The idea for this book seems to spring from the hypocrisy of the conservative right wing’s rigid obsession with the literal translation of the Constitution, while at the same time viciously condemning certain people’s ideas of their own personal pursuit of happiness. Dan offers that one man’s sin is another’s path to happiness. He delves headfirst into each sin by examining a social activity that revels within it: to study greed he heads to Las Vegas; lust leads him to the Lifestyles Convention, a national meet-up for swingers.
What makes Dan such an effective social commentator is not just his quick wit, but his ability to combine human compassion with pointed, unrelenting rational argumentation. Skipping towards Gomorrah is not sentimental, even though it is grounded in personal context.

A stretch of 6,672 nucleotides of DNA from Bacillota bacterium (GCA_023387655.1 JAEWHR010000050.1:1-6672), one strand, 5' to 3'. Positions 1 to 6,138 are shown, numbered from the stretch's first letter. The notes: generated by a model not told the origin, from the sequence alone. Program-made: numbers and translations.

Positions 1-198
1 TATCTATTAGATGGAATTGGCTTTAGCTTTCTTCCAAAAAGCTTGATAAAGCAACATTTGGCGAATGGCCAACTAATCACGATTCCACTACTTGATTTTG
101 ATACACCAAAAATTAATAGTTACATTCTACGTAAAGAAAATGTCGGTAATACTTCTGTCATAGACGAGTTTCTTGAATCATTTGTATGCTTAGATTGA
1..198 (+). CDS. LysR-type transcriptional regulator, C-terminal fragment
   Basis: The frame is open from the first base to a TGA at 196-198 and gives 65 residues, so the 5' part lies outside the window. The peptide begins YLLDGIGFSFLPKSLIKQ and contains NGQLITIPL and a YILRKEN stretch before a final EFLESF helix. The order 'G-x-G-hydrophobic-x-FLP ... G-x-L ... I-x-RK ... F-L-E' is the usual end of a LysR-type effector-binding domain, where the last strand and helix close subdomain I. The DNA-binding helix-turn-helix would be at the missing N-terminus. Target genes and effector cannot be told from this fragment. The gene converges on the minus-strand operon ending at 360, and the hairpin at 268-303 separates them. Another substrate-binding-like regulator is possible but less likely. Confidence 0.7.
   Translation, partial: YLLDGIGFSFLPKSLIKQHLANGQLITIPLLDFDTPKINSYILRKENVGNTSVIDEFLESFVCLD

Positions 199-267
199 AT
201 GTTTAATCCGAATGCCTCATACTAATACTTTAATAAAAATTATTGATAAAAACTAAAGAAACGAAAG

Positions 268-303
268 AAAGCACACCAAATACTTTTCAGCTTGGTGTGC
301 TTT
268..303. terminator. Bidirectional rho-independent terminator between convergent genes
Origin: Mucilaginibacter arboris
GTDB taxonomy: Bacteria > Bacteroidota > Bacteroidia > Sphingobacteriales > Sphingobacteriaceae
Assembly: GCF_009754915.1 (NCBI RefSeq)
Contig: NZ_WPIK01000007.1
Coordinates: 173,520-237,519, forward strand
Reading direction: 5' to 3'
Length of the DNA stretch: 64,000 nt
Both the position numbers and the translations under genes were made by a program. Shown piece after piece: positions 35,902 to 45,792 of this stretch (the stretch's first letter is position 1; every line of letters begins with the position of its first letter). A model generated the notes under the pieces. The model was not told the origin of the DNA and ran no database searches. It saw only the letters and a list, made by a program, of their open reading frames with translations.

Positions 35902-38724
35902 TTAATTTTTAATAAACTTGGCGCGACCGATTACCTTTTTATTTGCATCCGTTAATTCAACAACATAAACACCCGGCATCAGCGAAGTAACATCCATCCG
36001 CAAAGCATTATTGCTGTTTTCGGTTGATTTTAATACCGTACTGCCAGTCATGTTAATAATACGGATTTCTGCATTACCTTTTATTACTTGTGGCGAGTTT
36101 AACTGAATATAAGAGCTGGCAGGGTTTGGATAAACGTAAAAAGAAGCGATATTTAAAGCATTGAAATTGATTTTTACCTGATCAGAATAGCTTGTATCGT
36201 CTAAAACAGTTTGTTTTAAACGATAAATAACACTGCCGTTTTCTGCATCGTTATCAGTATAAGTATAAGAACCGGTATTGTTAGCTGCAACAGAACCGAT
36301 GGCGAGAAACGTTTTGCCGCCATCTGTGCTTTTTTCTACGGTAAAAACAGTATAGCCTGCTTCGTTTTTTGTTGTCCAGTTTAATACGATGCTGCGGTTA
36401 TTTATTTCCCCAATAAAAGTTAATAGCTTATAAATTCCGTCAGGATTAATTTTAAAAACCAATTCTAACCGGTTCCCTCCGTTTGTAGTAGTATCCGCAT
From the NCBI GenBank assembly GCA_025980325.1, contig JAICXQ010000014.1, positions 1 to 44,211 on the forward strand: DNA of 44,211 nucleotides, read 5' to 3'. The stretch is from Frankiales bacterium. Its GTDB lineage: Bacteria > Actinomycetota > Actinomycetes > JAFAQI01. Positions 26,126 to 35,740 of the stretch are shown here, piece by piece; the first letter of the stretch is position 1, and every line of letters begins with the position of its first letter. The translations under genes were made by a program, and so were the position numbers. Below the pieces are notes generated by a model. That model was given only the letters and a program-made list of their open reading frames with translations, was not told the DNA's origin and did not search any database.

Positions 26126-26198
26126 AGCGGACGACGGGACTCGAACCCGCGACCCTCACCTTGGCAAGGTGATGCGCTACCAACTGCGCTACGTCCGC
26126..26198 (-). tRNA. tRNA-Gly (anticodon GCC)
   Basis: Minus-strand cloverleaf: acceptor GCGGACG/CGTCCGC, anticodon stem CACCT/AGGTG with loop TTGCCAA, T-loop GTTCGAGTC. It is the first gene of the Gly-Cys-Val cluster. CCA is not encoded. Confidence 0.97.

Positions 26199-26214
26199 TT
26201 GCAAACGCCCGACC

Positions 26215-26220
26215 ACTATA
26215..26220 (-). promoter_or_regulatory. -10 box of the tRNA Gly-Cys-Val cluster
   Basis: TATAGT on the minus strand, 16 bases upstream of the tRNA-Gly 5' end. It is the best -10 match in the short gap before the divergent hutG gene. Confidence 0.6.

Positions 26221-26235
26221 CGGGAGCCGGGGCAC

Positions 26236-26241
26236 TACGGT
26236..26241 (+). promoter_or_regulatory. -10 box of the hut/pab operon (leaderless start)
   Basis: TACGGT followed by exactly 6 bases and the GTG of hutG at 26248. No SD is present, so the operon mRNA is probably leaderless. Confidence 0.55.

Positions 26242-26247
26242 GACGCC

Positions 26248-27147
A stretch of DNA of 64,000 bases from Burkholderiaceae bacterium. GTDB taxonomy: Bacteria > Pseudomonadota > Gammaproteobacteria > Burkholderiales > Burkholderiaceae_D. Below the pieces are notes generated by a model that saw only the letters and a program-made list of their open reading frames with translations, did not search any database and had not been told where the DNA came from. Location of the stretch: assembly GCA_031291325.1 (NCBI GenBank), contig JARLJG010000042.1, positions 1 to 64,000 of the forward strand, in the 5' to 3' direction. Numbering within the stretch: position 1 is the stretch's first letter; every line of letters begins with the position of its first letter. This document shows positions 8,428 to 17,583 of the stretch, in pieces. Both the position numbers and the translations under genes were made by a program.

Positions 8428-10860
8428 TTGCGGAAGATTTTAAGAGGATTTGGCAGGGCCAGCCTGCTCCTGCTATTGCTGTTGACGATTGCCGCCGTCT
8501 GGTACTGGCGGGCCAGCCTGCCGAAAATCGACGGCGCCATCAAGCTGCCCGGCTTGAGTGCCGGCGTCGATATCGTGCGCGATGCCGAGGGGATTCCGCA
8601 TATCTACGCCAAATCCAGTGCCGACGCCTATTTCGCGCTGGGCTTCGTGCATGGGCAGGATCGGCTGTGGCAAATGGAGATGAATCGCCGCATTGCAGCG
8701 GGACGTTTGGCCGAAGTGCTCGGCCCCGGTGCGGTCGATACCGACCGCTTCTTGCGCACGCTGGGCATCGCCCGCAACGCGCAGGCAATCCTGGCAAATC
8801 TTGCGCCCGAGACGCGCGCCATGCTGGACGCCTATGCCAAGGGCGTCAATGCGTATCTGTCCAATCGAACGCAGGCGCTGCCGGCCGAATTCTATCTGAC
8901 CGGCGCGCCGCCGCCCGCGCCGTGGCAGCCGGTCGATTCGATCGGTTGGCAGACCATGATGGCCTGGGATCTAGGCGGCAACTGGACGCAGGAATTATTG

Each section is introduced by cultural context and Dan’s own struggles—or revelries—surrounding the specific sin. It’s taken further into the concrete and specific by focusing on only a few people Dan meets at each location. The only deviation from this style seems to be in the chapter on Envy. Dan travels to an elite weight-loss resort and his reflections here seem detached from the people in his group. The people he meets are caricatures. In contrast, at the swingers’ convention he focuses mainly on one married, deeply religious Jewish couple. His interviews with them are insightful and moving. But perhaps this contrast isn’t a fault but a glaring symptom of the mind one must possess to pay thousands of dollars in the purchase of poverty as a status symbol. (The participants stay five to a room in a run-down hotel and just hike all day, every day, for three weeks). Pick this book up. It is thought provoking and hilarious. –Katie Dunne (Plume, 375 Hudson St., NYC, NY 10014)